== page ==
In the chronic hypertension-restricted cohort, we compared baseline characteristics in those who were exposed and unexposed to ACE inhibitors during the first trimester. We then determined the absolute risks of the malformations of interest and calculated RR and 95% CI. In the next step of the analysis, because diabetes is highly prevalent among ACE inhibitor–exposed pregnancies and is a strong risk factor for congenital malformations,24 we estimated the association between ACE inhibitors and the malformations of interest adjusting for this covariate.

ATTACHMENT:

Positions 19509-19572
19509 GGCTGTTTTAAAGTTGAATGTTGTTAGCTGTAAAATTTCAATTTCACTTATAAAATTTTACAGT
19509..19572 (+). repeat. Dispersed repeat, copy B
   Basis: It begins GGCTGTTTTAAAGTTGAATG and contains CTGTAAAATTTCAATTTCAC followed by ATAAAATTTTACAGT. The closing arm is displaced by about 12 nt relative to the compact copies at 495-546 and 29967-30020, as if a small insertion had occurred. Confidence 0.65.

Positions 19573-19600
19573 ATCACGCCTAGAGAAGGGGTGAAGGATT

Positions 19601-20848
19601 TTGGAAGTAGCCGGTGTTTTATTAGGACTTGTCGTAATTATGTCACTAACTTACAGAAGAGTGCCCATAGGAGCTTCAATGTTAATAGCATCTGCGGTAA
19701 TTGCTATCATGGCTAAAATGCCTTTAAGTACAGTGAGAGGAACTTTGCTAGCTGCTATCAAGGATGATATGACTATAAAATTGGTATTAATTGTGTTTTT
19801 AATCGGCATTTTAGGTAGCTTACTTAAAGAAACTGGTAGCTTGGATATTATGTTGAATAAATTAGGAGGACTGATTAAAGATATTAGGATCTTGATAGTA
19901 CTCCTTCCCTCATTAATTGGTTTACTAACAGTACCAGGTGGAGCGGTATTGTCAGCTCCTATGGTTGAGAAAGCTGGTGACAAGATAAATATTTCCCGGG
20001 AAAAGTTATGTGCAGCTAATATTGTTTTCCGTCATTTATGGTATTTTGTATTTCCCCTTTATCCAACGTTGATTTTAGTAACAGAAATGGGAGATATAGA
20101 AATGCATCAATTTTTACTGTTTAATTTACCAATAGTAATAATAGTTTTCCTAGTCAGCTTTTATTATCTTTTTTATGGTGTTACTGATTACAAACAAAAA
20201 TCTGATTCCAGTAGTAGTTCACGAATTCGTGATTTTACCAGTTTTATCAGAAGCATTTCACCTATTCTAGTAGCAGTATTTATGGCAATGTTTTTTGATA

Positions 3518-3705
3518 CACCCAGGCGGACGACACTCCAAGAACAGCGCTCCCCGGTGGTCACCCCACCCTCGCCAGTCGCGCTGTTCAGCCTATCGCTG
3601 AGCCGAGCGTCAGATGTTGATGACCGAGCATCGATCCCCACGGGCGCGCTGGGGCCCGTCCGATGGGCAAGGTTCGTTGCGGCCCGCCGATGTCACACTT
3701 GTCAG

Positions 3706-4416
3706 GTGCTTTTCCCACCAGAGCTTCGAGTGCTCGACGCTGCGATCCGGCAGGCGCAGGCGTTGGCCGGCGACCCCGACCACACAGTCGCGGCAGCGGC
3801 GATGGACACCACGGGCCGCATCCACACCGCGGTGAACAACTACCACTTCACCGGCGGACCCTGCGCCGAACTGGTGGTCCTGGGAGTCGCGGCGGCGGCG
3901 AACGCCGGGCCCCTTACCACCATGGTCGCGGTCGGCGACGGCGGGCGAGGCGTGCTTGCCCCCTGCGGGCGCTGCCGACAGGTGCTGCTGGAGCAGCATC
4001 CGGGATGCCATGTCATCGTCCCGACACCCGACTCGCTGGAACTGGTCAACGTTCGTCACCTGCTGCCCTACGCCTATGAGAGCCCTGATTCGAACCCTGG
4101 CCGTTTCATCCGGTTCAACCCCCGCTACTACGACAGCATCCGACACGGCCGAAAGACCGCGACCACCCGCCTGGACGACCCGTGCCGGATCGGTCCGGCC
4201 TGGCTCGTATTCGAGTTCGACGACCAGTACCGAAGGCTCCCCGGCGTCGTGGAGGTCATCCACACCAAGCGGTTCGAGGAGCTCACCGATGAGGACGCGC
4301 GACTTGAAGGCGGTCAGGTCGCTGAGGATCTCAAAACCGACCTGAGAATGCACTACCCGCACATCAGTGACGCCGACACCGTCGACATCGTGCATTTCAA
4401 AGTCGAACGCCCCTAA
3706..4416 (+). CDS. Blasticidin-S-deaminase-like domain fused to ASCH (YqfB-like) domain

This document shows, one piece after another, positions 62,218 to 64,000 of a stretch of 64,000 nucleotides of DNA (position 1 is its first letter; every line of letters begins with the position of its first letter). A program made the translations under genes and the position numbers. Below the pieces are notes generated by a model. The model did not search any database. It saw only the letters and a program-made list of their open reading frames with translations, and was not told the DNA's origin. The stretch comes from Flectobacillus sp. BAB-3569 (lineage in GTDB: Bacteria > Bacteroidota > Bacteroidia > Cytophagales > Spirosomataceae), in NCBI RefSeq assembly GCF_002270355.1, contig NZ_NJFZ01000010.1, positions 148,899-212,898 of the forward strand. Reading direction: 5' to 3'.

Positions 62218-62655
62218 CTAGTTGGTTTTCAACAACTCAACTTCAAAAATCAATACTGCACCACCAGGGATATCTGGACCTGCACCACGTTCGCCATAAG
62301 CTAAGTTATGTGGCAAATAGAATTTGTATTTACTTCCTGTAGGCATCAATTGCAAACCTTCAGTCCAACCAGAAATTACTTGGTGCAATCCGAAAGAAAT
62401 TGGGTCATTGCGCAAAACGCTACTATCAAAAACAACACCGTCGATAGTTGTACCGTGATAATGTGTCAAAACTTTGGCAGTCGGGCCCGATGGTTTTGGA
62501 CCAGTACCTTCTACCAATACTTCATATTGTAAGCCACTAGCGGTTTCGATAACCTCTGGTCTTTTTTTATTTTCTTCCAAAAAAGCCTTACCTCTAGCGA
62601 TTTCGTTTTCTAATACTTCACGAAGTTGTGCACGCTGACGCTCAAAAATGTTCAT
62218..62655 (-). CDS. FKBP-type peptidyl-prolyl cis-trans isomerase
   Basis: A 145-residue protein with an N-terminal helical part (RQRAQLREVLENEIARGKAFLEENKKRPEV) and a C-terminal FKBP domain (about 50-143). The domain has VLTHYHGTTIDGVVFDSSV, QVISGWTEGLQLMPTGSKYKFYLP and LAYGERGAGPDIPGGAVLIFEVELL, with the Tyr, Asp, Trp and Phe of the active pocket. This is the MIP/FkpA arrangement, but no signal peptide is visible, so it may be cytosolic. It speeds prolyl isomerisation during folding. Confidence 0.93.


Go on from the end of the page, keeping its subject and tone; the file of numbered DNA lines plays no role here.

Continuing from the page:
Finally, to fully account for all measured confounders of the association between ACE inhibitors and malformations, we used a propensity score–based approach. The propensity score was defined using a logistic regression model that estimated the probability of being dispensed an ACE inhibitor during the first trimester based on all of the covariates specified (including diabetes), without further selection, in the hypertension-restricted cohort. We created 50 strata based on the distribution of the propensity score in the exposed pregnancies. We trimmed observations from nonoverlapping regions of the propensity score in the exposed and unexposed. The unexposed pregnancies were weighted in the outcome models based on the distribution of the exposed across the propensity score strata. Adjusted RR and 95% CI were then estimated using generalized linear models. The distribution of covariates in the trimmed population, stratified by ACE inhibitor exposure, is shown for the exposed and the unexposed (with the latter weighted to the distribution of the exposed across the propensity score strata).